As stated in our previous introductory lesson on induced emf, Faraday's Law of Induction states
ε = N(ΔΦ/Δt)
where

ε is the induced voltage in a coil, measured in volts
 N is the number of loops in the coil

Φ is the number of flux lines, Φ = B_{perpendicular}A
 ΔΦ is the changing flux, measured in webers
 Δt is the time over which the change occurs, measured in seconds
When the number of flux lines is constant, no emf is induced in a coil. The number of flux lines can be changed in two ways:
 by changing the strength of the magnetic field OR
 by changing the area of the coil.
In this lesson we will investigate the second case when an emf is induced by changing a loop's crosssectional area that is exposed to a constant external magnetic field. This is called motional emf.
The following physlets show two ways of changing the coil's area and the resulting induced emf:
Sample Problem
In the following diagram, suppose that the green cross bar is moving to the right at a constant velocity, v. As it moves, the area of the "loop" presented to the magnetic field (+z) increases consequently allowing more flux lines to pass through the "loop" and generating an emf in the "loop."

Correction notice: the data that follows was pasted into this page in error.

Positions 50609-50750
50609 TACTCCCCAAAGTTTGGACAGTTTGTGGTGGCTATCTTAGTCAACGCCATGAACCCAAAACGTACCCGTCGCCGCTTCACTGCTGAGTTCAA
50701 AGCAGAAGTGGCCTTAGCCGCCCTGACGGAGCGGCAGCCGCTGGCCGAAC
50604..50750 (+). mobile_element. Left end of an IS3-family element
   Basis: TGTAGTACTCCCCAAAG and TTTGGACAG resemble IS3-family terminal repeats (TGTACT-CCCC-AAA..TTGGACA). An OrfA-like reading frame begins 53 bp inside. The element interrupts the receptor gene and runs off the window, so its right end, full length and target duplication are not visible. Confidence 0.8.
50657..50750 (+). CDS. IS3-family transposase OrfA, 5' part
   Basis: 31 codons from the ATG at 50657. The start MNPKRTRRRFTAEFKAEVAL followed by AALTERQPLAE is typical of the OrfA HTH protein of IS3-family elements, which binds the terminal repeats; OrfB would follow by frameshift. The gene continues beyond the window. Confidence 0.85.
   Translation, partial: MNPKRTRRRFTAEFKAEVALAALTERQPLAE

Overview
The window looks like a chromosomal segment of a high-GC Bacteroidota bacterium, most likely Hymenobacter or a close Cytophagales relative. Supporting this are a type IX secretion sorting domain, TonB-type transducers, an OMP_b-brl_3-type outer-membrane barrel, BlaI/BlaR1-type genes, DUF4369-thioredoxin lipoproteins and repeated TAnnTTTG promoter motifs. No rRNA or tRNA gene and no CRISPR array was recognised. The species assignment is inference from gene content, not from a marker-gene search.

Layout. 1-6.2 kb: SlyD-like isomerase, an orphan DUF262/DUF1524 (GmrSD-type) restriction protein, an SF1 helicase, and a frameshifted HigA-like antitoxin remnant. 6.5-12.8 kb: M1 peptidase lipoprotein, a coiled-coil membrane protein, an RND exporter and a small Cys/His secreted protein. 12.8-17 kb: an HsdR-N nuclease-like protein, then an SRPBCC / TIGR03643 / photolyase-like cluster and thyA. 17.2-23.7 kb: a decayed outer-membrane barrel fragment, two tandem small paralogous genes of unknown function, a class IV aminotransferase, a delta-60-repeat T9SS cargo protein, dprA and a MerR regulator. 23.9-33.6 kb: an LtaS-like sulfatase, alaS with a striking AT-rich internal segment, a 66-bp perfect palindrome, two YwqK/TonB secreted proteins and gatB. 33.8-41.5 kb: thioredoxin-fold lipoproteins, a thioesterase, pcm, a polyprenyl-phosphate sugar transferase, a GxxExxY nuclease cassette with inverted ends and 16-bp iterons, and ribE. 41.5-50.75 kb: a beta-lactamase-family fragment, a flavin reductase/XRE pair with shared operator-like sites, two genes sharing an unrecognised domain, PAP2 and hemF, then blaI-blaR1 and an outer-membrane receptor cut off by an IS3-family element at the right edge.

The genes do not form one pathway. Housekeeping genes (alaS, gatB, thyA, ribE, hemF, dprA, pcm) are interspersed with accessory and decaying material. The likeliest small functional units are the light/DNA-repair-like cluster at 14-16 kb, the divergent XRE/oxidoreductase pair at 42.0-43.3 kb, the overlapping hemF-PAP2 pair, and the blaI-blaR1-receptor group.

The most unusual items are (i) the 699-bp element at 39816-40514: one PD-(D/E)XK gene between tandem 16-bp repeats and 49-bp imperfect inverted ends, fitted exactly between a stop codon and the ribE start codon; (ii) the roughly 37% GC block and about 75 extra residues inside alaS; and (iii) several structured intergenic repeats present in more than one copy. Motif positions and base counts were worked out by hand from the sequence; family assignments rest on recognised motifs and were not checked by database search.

ε = N(ΔΦ/Δt)
ε = N (B_{perpendicular}ΔA) /Δt
ε = NB _{perpendicular} ( Δw) /Δt
ε = NB _{ perpendicular} (Δw/Δt)
ε = NB _{ perpendicular} v
and obeys the formula
motional ε =  NB _{perpendicular}v
The righthand curl rule is used to determine the direction of the induced emf/current. In this formula, v is the constant velocity in m/sec with which the loop is moving into or out of the magnetic field and is the length of the side of the loop which does not change.


We will now look at these two AP essays to verify that you understand the principles of induced emf.